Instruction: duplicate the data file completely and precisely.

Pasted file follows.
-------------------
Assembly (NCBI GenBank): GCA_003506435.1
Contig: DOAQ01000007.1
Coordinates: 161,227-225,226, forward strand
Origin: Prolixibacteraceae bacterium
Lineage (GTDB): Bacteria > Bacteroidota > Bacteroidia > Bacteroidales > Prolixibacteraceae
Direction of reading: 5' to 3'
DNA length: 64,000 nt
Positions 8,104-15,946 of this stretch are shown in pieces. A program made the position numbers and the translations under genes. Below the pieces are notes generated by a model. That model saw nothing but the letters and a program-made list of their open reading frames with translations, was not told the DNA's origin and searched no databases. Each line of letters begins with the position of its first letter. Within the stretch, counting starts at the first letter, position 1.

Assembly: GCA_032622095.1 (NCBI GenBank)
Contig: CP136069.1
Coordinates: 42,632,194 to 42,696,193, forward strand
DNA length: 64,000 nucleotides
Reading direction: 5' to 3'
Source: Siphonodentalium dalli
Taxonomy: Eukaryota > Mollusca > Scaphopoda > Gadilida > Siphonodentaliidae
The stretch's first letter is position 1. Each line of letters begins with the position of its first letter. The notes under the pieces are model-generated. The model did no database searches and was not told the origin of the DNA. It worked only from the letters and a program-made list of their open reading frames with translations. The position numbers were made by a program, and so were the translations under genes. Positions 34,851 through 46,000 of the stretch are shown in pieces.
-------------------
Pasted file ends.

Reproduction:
Assembly (NCBI GenBank): GCA_003506435.1
Contig: DOAQ01000007.1
Coordinates: 161,227-225,226, forward strand
Origin: Prolixibacteraceae bacterium
Lineage (GTDB): Bacteria > Bacteroidota > Bacteroidia > Bacteroidales > Prolixibacteraceae
Direction of reading: 5' to 3'
DNA length: 64,000 nt
Positions 8,104-15,946 of this stretch are shown in pieces. A program made the position numbers and the translations under genes. Below the pieces are notes generated by a model. That model saw nothing but the letters and a program-made list of their open reading frames with translations, was not told the DNA's origin and searched no databases. Each line of letters begins with the position of its first letter. Within the stretch, counting starts at the first letter, position 1.

Assembly: GCA_032622095.1 (NCBI GenBank)
Contig: CP136069.1
Coordinates: 42,632,194 to 42,696,193, forward strand
DNA length: 64,000 nucleotides
Reading direction: 5' to 3'
Source: Siphonodentalium dalli
Taxonomy: Eukaryota > Mollusca > Scaphopoda > Gadilida > Siphonodentaliidae
The stretch's first letter is position 1. Each line of letters begins with the position of its first letter. The notes under the pieces are model-generated. The model did no database searches and was not told the origin of the DNA. It worked only from the letters and a program-made list of their open reading frames with translations. The position numbers were made by a program, and so were the translations under genes. Positions 34,851 through 46,000 of the stretch are shown in pieces.